What did you do next?

I saved my dollars and bought a Suburban.


…you can see why I had no interest in fixing anything on the Regal other than what was required to keep it running for the last year or so.

Why did you buy a Suburban?

Good question! If you read the J20 Build, you will know that a Suburban and my Jeep truck share the same wheelbase… and if you know your Suburbans, you know that I bought the wrong one.

Well, that is not entirely accurate. This is a ¾ ton 4×4 Suburban with a 454ci engine. All of that is perfect for a diesel conversion. What is not perfect, for my application, is Independent Front Suspension. IFS is worthless to me and I need a solid front axle. No worries though, I happen to know a guy that could make very good use out of this truck, and he has just the parts I need. So we trade, but all of that is in the J20 stories. You are wondering when I will circle back to the Grand Prix.

Just a recap – the Camry was down and to replace it, I bought a Crown Vic and then traded it for an Explorer. To get my J20 running, I bought a Suburban and traded it for an older Suburban; and I bought a Grand Prix to replace the Regal.

Yeah, yeah. Whatever! Let’s see this new car!!


This is my 2006 Pontiac Grand Prix. I bought it from a guy off the Craigslist and it turned out to be exactly what he said it was. He had a clean, well maintained 3.8L V6… with a broken transmission.


Perhaps you are right, but this has so far turned out to be an excellent deal…

Wait a minute! You said Grand Prix “PROJECT”… you are not planning on…

Supercharging the Grand Prix? That is already in the works. I will give this build its own mini write-up and you can see how that progress goes over there.

. . .

Do not worry, I will not allow this FrankenJeep build to be abandoned; there is far too much insanity to leave blank pages. My boss, Jack, provided the engine and drivetrain for the little hot rod; he is itching to hear it roar again. He is helping me with the logistics and the fabrication involved in creating such a unique beast, but he also has his own projects, and everything will get done in due time. Once we are settled in our new shop and we have gotten the chance to catch up with our work load, we will be working on these things like mad men.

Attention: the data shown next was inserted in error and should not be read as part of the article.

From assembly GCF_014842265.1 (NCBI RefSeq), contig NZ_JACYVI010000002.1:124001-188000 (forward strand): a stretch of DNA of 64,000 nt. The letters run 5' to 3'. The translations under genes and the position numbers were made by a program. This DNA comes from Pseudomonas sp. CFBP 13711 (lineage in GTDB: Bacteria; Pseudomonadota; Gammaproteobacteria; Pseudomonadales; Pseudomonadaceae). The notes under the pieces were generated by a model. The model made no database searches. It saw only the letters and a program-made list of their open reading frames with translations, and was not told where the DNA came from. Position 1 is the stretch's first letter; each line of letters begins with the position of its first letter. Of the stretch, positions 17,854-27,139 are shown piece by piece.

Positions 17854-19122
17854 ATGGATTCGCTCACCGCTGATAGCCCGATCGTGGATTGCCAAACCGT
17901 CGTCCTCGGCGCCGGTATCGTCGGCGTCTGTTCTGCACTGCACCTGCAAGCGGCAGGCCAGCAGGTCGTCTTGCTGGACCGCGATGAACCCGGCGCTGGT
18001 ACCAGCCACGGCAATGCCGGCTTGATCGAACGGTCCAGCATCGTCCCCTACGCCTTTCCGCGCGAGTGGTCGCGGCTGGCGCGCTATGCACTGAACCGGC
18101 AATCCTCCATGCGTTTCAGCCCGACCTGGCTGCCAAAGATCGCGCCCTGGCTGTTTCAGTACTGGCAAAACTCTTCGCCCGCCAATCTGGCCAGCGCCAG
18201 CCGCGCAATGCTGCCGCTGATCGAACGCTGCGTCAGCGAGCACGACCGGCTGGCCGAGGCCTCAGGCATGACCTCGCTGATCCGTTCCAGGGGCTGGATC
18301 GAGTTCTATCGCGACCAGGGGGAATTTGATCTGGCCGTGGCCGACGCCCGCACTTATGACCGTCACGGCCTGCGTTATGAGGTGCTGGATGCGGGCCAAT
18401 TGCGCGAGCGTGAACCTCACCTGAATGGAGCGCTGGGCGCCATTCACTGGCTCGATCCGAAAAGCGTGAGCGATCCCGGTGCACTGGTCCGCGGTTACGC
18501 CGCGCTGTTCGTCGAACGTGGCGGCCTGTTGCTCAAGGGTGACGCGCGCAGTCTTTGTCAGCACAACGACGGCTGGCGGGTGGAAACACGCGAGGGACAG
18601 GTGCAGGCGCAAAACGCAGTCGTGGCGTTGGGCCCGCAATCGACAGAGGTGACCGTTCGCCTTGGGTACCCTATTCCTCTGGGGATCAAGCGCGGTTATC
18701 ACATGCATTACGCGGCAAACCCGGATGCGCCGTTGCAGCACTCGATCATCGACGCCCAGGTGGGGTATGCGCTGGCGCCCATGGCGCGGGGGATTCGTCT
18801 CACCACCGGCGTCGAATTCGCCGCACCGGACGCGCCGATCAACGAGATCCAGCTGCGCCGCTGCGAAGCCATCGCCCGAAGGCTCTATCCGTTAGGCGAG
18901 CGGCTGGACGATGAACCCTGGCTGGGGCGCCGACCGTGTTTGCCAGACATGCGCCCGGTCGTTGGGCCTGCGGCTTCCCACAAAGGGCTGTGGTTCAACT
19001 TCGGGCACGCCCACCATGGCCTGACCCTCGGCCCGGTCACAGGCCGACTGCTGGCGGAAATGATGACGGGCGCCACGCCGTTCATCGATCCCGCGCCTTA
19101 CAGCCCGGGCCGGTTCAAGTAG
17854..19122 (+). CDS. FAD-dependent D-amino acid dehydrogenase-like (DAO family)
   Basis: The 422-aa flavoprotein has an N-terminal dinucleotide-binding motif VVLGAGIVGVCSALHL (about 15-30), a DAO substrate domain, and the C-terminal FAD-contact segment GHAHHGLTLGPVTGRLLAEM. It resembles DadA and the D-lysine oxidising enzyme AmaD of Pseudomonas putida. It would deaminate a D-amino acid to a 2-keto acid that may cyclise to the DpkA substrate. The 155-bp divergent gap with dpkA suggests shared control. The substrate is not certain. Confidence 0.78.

Yes, you heard right… ANOTHER ENGINE REVISION! As it turns out, there are a lot more logistics to building a hot rod than just “Slap it together and let her rip!!”

As I mentioned last time, there is a shop in town that specialized in AMC, and that is true. But after doing more research, I found out that it was going to cost me anywhere from $3-10k to get where I wanted with the AMC 360. If you remember correctly, that brought me right back to the problem with the 4BT, I didn’t want to spend $3000 on an engine for this build. I have other builds in store for a 4BT, but this one was supposed to be more along the lines of a “budget build/rat rod”, and dropping $3 gees into a motor just does not make a lot of sense.

So, I will be going the way of General Motors. Yep, the tried and true Chevy 350 / TH400 is what will make my little rod go VROOM! I know, I did say I had an AMC 360 and I also have a TF727 (an AMC automatic transmission). The problem came when I went to the parts stores looking for… Parts. I could not find any off the shelf, anywhere! So I asked around to see what I could get delivered. An example follows:

[Me to the guy behind the parts counter at the auto parts store]: “Do you guys have a gasket rebuild kit for an AMC Torqueflite 727?”

[Parts guy taps away at his computer]: “… Nope. We can order one. It is $120.”

[Me]: “Man, $120! For $150, I can order a shift kit from Summit, and have a hop-up kit delivered to my house!”

[PG]: “Yeah, I know. We just don’t carry anything for that. I am sorry.”

[Me]: “No worries, I get it. What about parts for an AMC 360?”

[PG]: “Um… Spark plugs, wires, Oh! An alternator…”

[Me]: “Never mind, I get it. Thank you anyhow.”


That was the beginning. In case you didn’t know, my TF727 came out of my 1984 Wagoneer. The same Jeep I got my AMC 360 from. That Jeep was 4WD, and I need a 2WD transmission, so I started looking for a 2WD Torqueflite. None were to be found, at least none under $300. Then I find one on the Craigslist: “TF727 – $150” and I go check it out.

Of course, the first thing I notice is that his is a Chrysler, and I need an AMC. The starters are opposite. But after some calling around (which we won’t even get into the incompetence I encountered with that call) we finally found out that yes, TF727 is TF727, whether it be a Chrysler or an AMC. All you have to do is switch out the shaft. Sounds easy enough!